If you’re lucky enough to have a doorman, you’ll have to tip him during the holiday season. Usually, it’s about $50-100 per doorman, so if the building had three doormen, it’ll be $150-300. It’s expensive, but it’s also important you do it – you want to be on the good side of the doormen, since they watch your packages, greet your guests, and keep a set of your keys.
Air-Conditioning in Sweltering Locations
I know I touched on it already, but if you live in a really hot place, like Phoenix or Dallas, you’re going to be paying a lot more per month, for more months. Say, $80-90 a month (plus regular electricity costs), for eight months a year. So keep that in mind. Your silver lining is that you don’t have much heating costs.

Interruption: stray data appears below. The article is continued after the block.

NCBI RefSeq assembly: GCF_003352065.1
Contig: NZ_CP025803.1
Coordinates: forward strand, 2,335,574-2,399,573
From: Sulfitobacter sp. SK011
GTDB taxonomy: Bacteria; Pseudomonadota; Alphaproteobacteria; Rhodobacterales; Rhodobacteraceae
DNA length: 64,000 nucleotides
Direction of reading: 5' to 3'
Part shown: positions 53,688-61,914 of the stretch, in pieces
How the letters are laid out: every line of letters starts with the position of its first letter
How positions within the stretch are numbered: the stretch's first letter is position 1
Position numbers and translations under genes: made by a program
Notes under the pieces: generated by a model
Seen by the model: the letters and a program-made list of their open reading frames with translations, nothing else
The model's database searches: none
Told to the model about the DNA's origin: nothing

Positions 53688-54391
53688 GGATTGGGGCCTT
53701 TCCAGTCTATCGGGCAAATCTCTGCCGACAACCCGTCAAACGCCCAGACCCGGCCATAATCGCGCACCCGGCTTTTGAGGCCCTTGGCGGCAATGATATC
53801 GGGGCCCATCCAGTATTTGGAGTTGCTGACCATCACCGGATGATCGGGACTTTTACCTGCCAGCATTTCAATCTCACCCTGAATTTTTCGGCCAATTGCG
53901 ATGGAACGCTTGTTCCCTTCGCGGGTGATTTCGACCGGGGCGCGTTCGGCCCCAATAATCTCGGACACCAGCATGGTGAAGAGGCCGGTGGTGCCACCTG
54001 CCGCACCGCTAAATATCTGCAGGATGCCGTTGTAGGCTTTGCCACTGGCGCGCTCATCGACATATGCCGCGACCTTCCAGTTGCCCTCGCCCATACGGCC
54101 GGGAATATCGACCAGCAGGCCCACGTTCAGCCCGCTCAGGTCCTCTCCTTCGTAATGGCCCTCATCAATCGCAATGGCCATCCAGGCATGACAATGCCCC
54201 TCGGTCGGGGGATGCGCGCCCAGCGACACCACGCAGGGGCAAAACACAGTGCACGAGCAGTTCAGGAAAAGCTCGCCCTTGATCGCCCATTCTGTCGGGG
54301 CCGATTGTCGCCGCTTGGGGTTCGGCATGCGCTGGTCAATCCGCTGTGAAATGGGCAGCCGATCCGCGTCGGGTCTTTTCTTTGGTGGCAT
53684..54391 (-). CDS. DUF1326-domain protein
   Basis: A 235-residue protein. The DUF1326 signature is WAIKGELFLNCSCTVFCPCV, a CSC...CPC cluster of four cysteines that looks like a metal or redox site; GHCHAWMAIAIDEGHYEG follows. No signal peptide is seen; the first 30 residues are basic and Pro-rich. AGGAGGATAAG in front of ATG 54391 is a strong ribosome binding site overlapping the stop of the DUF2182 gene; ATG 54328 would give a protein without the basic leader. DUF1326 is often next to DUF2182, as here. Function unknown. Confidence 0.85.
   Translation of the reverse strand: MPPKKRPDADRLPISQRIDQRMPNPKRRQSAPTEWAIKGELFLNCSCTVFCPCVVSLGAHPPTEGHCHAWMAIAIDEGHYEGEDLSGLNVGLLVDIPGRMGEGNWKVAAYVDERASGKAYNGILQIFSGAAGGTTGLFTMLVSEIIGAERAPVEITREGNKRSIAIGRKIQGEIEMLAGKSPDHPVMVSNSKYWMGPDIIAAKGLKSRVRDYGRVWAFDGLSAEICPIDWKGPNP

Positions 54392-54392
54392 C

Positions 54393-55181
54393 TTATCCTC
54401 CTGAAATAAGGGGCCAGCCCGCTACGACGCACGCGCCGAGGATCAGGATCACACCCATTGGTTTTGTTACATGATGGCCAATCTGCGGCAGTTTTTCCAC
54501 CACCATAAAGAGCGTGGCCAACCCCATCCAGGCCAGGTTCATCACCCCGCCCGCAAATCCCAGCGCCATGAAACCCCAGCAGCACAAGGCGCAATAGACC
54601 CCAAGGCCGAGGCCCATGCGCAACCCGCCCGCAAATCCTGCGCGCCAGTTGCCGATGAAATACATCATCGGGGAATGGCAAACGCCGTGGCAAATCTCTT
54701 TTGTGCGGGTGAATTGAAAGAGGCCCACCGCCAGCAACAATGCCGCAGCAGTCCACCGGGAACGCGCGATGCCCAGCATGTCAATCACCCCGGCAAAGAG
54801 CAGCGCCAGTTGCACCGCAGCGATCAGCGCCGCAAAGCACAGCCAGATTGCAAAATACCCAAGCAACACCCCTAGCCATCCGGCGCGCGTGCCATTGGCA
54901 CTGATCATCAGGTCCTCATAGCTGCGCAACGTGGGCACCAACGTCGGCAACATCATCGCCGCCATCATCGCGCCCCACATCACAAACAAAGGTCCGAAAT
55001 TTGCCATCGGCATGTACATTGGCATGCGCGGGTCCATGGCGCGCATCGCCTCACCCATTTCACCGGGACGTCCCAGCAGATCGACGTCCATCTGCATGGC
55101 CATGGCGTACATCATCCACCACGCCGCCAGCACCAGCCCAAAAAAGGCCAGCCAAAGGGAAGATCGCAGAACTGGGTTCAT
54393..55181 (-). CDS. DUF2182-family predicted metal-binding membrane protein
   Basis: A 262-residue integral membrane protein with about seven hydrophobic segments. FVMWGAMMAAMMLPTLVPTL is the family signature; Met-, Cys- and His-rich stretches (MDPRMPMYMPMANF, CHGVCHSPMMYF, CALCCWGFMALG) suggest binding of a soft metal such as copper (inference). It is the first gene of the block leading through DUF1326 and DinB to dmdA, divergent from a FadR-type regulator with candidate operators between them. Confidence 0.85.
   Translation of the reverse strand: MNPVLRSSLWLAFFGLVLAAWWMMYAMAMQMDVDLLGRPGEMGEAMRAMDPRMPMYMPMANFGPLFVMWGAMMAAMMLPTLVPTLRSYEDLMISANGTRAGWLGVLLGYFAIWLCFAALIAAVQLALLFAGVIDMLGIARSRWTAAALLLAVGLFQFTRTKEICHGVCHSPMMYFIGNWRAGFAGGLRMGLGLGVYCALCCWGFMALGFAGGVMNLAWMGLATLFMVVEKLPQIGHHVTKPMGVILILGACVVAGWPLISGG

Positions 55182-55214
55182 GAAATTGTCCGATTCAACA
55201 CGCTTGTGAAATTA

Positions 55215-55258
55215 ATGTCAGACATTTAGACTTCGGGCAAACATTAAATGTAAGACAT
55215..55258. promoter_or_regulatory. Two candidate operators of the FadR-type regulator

Adding It All Up
The good thing is you use your A/C in the summer and the heating in the winter, so the overall cost on that evens out some, though heat is generally more expensive. If you get what I mention above, and go with Roku over cable, and don’t have any add-ons, your total utilities cost comes to roughly $200 a month. Keep in mind, though, that this is for the apartment as a whole – so if you have roommates, divide by the number of people living in the unit, though, of course, if you have a very large unit (say for four people, or more), the heat, electricity and A/C will be a touch higher, so add 20% to my estimate, and then divide.
If you want a rough rule of thumb, expect to spend on utilities an amount equal to about 20% of your monthly rent if you live alone, slightly less if your live with roommates. However, if you are looking for an apartment in a high-rent city (NYC, Chicago, Boston, etc.) your utility cost will be in closer to 10% of your rent.